- Quinnipiac volleyball staff fired after 9-21 season
- Murphy’s Law: What the Quinnipiac men’s ice hockey team should be thankful for
- Quinnipiac men’s basketball drops home opener to Hartford, 68-54
- BREAKING: Finance chair Thomas Coe confronted by anti-child abuse activist, on leave from the university
- An Election Reflection
- Nation to Campus: Subjectivity and the Constitution
- Wasteful ways
- Students struggles at the polls
- So long, Rick Grimes?
- Will Part Time get the recognition they deserve?
A ‘DAMN.’ good album
Kendrick Lamar becomes the first hip-hop artist to win a Pulitzer Prize for music
Kendrick Lamar may have lost album of the year to Bruno Mars at the Grammys, but the Compton-born rapper won an award that may even be more prestigious: the Pulitzer Prize for music. Lamar’s critically acclaimed album “DAMN.” was awarded the Pulitzer on April 16 at New York City’s Columbia University.
The Pulitzer Prize is an award that celebrates the best work of journalism, literature and musical compositions. Lamar is not only the first rapper to win this award, but also the first winner who is not a classical or jazz artist.
When announcing the award, Pulitzer Administrator Dana Canedy called the album, “a virtuosic song collection unified by his vernacular, authenticity and rhythmic dynamism that offers affecting vignettes capturing the complexity of modern African-American life.”
Canedy also said in her interview that the decision was unanimous among the board.
“The time was right. We are very proud of this selection,” Canedy said in an interview with the New York Times. “It means that the jury and the board judging system worked as it’s supposed to–the best was awarded a Pulitzer Prize.”
Du Yun, who won the music Pulitzer last year for her opera “Angel Bones,” announced that she was also thrilled about Lamar’s success.
“‘To Pimp a Butterfly’ got my blood pumping and the video for ‘DNA.’ made me want to make the music I’m making now,” Yun wrote in a statement. “Freedom of expression is the height of art, and Kendrick Lamar is the embodiment of that freedom.”
The R&B album, which was released on April 14, 2017, features music artists Rihanna and U2 and synthetic production from Sounwave and Mike WiLL Made-It. With these talents combined, the album topped the Billboard 200 chart and was among the most-streamed albums of last year. “DAMN.” also tackled intense personal and political issues such as police brutality, race and religion.
Work about these powerful topics aren’t new from Lamar. At the 2015 BET awards, Lamar rapped on top of a police car with an American flag fashioned behind him. During his show stopping performance at the 2016 Grammys, Lamar appeared to be beaten with bruises on his eyes while handcuffed as he delivered his riveting lyrics to those in attendance. Overall, Lamar has been acclaimed for combining his interpersonal lyrics with sections of spoken word, poetry, soul, jazz and funk.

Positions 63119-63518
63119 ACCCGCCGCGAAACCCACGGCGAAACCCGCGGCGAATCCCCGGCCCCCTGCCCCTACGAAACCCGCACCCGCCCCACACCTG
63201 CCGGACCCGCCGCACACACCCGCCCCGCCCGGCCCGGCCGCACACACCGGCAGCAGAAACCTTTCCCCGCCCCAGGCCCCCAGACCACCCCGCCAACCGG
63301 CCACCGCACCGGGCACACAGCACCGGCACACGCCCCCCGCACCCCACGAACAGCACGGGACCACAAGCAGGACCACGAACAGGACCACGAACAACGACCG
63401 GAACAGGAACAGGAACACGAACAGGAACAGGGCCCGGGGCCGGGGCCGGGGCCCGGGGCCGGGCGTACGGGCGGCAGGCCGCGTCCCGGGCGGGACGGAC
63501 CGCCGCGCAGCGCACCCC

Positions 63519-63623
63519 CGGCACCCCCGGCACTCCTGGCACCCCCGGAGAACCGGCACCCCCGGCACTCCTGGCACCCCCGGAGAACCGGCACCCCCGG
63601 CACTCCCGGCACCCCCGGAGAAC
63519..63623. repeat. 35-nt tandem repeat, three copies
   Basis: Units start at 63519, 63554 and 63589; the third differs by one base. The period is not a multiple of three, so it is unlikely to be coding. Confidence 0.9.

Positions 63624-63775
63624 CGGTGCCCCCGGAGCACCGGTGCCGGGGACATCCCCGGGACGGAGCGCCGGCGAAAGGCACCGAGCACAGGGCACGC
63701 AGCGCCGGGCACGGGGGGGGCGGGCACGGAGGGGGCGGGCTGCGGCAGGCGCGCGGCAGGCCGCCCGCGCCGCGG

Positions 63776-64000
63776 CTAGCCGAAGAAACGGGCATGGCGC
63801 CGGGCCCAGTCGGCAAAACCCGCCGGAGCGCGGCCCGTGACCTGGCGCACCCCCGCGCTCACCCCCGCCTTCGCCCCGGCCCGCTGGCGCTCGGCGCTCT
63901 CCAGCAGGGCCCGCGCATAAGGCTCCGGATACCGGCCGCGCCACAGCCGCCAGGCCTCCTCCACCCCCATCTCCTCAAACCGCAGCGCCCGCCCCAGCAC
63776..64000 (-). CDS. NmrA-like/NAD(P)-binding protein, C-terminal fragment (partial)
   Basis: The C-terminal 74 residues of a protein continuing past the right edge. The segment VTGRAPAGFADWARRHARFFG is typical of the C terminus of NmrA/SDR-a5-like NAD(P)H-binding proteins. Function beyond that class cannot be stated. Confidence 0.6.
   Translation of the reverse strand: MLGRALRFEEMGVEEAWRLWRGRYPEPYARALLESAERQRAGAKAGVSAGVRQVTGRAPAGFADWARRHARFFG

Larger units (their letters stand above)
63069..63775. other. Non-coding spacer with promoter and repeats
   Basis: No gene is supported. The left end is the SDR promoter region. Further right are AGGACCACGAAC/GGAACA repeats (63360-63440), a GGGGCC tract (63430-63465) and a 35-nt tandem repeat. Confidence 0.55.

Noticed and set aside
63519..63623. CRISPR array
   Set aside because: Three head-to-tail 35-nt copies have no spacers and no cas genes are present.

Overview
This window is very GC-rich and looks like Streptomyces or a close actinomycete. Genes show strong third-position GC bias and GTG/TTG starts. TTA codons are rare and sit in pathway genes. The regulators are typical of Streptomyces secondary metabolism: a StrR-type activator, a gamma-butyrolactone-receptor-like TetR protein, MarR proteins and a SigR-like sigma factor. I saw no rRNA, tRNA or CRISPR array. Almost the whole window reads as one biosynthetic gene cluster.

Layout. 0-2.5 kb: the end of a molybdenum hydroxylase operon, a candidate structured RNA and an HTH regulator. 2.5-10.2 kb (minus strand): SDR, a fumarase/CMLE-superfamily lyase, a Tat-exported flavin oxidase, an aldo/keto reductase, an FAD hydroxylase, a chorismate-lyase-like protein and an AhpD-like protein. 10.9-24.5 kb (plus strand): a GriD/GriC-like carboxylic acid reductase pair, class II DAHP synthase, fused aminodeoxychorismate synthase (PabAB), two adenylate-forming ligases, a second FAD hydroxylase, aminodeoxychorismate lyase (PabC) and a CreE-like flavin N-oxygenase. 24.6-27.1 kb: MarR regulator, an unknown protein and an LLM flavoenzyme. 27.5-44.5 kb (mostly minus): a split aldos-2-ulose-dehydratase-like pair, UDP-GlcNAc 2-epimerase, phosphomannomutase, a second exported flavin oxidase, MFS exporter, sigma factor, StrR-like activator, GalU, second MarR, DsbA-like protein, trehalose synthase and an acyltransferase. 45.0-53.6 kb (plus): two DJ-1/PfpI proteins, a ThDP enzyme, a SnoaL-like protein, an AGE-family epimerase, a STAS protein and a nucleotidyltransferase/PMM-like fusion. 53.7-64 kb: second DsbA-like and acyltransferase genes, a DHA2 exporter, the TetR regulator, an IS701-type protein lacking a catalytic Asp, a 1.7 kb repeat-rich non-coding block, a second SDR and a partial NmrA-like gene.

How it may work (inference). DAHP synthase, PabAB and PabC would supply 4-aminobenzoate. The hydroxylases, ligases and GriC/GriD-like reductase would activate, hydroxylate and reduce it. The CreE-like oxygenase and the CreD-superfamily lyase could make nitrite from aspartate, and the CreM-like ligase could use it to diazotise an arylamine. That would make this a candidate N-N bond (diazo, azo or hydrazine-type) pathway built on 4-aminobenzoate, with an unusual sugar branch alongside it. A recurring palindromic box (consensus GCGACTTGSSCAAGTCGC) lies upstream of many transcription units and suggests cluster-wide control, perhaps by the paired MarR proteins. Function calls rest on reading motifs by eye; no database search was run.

So far “DAMN.” has been extremely accoladed prior to earning the Pulitzer Prize. The album won five Grammys, including best rap album. It has also received raving reviews from critics from NPR, Rolling Stone, Complex and Vulture.
Lamar has so far accumulated 11 Grammy awards throughout the production of his four albums, despite three of his major-labeled albums have lost the main award–Album of the Year. These losses have been criticized by the music community, igniting the discussion of how the Recording Academy may be out of touch. Most recently, Lamar was handpicked by “Black Panther” Director Ryan Coogler to produce work for the later successful film’s soundtrack. This gave Lamar another No. 1 album and high praises.
Lamar has yet to comment publicly on the groundbreaking win but his label, Top Dawg Entertainment (TDE), took to Twitter.
“Pulitzer Prize winner Kdot from Compton,” Punch TDE tweeted. “I [better] not ever hear one of you n***** speaks with anything less than respect in your mouth for Kendrick Lamar. #TDE.”
Among those judging nominations for the Pulitzer Prize for music was David Hajdu, a critic for The Nation. Hajdu told the New York Times that the jurors considered more than 100 compositions. Many of these pieces were classical music that used hip-hop as an inspiration, according to Hajdu.
“That led us to put on the table the fact that this sphere of work has value on its own terms and not just as a resource for use in a field that is more broadly recognized by the institutional establishment as serious or legitimate,” Hajdu said.
This great feat is more than just an accomplishment for Lamar but perhaps an even bigger one for hip-hop. The Pulitzer Prize recognizes the skills exemplified in the genre since the beginning and can now finally be understood.